Classical Antiquity Colour Palette
The few paintings which survive from Classical Antiquity make it difficult to believe that fine art painting was traditionally the highest form of Ancient Greek art and greatly admired in Roman art. For surfaces, Greek painters used walls, ceilings, panels of wood or marble, ceramic slabs or terracotta plaques, and occasionally pieces of ivory, leather, parchment or linen. Of these, wooden panels, underpainted with white, were the most usual for important as well as minor works. From the 7th-century BCE, the available range of colours for both panel paintings and frescos was adequately wide, except for work on terracotta where paint had to undergo firing in the kiln. For murals, the painting methods were tempera and fresco; on wood and marble, encaustic and tempera - a method where colours were mixed with wax, painted onto the surface and then 'burnt in' with a hot rod. Encaustic paint was more permanent than tempera, albeit harder work, and displayed some of the rich tone of oil painting.
IN FINE ART
For a guide to the use of pigment
by painters, the impact of chemistry
and paint manufacturing techniques,
famous colourists from Renaissance,
Baroque, Impressionist, Fauvist and
contemporary periods, see:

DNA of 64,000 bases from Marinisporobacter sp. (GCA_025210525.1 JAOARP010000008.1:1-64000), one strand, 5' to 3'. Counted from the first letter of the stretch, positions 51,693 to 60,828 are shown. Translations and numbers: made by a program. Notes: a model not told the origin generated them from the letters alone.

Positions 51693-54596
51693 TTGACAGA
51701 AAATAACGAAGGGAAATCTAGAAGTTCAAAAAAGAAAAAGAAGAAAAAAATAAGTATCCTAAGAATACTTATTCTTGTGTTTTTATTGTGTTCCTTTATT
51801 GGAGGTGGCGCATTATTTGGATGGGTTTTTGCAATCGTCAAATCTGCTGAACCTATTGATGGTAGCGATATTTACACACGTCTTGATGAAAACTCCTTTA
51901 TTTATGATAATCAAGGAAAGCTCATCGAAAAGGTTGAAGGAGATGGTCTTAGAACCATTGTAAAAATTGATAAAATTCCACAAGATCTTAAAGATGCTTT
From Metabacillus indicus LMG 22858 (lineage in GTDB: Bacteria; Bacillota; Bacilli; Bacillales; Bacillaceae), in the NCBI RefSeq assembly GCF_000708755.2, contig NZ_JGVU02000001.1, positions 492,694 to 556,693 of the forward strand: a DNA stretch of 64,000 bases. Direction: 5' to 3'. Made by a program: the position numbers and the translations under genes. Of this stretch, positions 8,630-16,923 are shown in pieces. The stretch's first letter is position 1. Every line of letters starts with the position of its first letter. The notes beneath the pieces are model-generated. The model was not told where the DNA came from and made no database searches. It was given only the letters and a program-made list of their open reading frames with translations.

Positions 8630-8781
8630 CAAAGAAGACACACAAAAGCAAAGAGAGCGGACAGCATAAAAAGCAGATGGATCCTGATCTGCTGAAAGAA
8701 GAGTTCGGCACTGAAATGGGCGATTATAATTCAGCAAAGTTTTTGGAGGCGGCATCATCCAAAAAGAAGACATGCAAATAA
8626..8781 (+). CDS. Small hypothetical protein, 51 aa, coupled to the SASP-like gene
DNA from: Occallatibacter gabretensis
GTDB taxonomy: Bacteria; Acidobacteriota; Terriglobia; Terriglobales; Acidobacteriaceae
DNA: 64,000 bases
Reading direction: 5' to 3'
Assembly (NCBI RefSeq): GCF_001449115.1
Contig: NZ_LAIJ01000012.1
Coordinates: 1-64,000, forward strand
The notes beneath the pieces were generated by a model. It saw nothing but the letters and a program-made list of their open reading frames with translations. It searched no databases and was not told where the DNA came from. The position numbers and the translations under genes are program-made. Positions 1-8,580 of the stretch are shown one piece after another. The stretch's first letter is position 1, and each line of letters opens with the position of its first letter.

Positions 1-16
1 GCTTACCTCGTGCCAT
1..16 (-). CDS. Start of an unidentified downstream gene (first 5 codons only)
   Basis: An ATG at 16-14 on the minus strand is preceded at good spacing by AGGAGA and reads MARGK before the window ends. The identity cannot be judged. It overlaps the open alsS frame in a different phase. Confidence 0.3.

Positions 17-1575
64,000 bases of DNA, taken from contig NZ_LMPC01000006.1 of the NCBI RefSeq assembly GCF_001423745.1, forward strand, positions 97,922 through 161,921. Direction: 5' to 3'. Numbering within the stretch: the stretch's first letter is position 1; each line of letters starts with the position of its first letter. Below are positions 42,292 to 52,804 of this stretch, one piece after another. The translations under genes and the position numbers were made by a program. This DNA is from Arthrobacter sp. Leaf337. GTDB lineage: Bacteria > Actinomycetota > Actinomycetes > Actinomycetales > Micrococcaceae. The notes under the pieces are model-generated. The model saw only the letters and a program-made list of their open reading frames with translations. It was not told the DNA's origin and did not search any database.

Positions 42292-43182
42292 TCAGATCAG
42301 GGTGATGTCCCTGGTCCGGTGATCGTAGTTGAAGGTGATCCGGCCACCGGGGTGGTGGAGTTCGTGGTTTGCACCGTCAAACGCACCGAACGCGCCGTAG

Colour in Painting.
For information about the concepts
and ideas involved in colour, see:
Colour Theory in Painting.
For advice about combining
hues, see: Colour Mixing Tips.
HISTORY OF COLOUR
Colours Used by Classical Painters
For several reasons, not least the greatly increased demand for coloured robes and textiles, as well as more extensive trading arrangements, the colour palette used by Greek and Roman painters had expanded somewhat from Egyptian art. It now included: a range of reds, purple, blue, yellow, green, brown, white and black. Furthermore, colour-makers in both Ancient Greece and Ancient Rome succeeded in increasing the range of artificial hues from mineral sources and from biological dyestuffs.
Colour Pigments Used by Classical Painters
As usual, iron oxide pigments (eg. ochres) made up the basic palette. Ever since the earlier Minoan civilization on Crete, where fresco was developed, fresco painters mixed their pigments with water and applied them to a fresh lime surface. The technique, known as "buon fresco", required pigments that stick permanently to lime. Iron oxide pigments, which were unaffected by alkalies, remained the basic palette of fresco painters throughout Antiquity. To them were added a range of lead-based colours like red, yellow and white - the latter was the most important version of white produced until the introduction of Titanium White in the early 20th century.
In general, the pigments used by Greek and Roman painters included the following:
Yellow red was obtained from the naturally occurring arsenic compound Realgar. For bright red, artists used a material known as "Dragons Blood". Described by Roman historians as the blood collected after the fighting of dragons and elephants, this was a common colourant until the modern era. It came from a gum resin obtained from a tree in South East Asia. But the most highly prized red pigment of the time, ten times more expensive than red ochre, was Vermilion. Known to the Romans as Minium, this orange-red hue was produced from a mineral ore called Cinnabar (Mercuric Sulfide) and appeared in the Mediterranean area about 1500 BCE. Probably mined in central or southern Europe, it was later superceded (8th century CE) by a much superior version from China.